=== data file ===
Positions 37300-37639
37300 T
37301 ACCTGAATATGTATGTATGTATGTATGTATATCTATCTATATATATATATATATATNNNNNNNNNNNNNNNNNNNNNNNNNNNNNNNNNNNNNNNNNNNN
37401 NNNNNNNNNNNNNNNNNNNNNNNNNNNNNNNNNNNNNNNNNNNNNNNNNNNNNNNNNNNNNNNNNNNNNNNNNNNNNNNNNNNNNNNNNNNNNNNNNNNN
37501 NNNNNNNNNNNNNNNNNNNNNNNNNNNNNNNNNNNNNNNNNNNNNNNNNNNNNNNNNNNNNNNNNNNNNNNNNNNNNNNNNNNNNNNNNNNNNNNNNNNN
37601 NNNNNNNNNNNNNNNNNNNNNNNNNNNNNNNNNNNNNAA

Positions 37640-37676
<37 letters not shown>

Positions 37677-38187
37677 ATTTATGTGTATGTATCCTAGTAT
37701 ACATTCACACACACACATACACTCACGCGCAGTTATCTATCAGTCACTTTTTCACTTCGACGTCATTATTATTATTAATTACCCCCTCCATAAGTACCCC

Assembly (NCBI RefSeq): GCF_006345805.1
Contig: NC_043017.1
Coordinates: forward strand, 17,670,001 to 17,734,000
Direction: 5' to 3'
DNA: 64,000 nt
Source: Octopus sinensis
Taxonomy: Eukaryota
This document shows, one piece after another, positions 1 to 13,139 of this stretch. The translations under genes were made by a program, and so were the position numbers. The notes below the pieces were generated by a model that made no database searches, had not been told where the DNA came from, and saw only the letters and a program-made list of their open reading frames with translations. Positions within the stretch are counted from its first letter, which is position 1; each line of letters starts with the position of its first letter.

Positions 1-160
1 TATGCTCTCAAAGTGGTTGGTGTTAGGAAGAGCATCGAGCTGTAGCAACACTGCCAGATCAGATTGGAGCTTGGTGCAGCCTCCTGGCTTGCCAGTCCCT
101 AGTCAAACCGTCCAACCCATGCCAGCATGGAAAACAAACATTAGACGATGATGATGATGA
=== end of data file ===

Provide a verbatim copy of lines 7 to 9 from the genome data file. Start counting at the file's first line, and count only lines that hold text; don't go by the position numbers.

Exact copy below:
Positions 37640-37676
<37 letters not shown>

Positions 37677-38187